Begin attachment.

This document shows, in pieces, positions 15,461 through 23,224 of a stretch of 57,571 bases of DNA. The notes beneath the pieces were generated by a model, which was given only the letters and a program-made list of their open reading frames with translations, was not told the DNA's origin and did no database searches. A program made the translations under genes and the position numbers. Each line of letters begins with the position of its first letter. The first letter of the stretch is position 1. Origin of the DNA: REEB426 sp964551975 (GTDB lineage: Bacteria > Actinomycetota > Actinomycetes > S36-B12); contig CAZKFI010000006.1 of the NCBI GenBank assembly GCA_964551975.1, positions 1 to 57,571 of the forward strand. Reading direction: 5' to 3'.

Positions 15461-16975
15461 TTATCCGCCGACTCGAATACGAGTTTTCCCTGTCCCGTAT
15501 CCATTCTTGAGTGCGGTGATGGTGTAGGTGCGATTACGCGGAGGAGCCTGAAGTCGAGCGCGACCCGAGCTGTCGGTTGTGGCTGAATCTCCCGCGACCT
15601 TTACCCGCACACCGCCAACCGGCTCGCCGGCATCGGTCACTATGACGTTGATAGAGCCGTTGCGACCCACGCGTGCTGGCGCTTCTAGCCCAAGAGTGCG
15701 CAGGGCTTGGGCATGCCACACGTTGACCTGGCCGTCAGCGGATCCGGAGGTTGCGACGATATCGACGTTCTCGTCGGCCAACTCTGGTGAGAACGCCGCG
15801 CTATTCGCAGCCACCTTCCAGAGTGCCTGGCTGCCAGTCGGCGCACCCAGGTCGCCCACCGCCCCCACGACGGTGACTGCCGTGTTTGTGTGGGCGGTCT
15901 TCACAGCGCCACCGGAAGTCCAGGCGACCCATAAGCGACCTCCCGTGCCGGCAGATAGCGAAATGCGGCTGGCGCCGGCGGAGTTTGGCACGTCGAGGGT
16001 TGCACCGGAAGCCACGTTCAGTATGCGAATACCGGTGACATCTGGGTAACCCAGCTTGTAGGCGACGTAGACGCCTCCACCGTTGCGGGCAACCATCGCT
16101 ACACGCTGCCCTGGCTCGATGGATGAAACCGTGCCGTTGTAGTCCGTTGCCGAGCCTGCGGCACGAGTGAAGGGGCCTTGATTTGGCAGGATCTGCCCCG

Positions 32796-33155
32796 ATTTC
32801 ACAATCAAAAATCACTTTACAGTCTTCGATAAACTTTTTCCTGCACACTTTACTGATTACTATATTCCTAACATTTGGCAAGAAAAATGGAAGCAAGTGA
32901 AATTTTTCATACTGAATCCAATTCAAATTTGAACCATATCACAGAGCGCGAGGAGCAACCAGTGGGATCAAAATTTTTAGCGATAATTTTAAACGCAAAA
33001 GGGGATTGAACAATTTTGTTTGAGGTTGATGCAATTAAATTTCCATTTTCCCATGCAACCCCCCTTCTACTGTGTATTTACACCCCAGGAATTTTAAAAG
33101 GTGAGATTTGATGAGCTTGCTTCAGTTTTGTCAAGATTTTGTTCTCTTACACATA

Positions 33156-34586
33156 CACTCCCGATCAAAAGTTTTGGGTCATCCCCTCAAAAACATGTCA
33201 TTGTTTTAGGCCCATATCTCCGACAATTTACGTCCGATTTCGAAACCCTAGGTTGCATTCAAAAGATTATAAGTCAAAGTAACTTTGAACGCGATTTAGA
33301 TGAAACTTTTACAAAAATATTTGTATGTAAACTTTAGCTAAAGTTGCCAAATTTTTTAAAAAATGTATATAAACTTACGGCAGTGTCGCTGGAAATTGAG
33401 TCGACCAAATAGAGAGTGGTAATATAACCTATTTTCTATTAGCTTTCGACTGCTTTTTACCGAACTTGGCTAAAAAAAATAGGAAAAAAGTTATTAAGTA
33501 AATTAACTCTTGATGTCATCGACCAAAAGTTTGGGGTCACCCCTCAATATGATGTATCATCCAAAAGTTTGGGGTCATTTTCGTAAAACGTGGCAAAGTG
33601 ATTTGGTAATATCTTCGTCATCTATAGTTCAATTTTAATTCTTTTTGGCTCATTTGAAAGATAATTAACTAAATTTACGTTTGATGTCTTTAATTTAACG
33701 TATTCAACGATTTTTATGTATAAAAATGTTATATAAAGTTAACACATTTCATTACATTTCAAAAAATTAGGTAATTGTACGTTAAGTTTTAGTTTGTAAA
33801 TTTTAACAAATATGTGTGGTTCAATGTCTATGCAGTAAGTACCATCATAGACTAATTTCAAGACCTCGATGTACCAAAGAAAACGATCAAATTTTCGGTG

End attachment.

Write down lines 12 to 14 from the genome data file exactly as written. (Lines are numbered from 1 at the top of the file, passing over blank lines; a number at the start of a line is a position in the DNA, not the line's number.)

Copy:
32796 ATTTC
32801 ACAATCAAAAATCACTTTACAGTCTTCGATAAACTTTTTCCTGCACACTTTACTGATTACTATATTCCTAACATTTGGCAAGAAAAATGGAAGCAAGTGA
32901 AATTTTTCATACTGAATCCAATTCAAATTTGAACCATATCACAGAGCGCGAGGAGCAACCAGTGGGATCAAAATTTTTAGCGATAATTTTAAACGCAAAA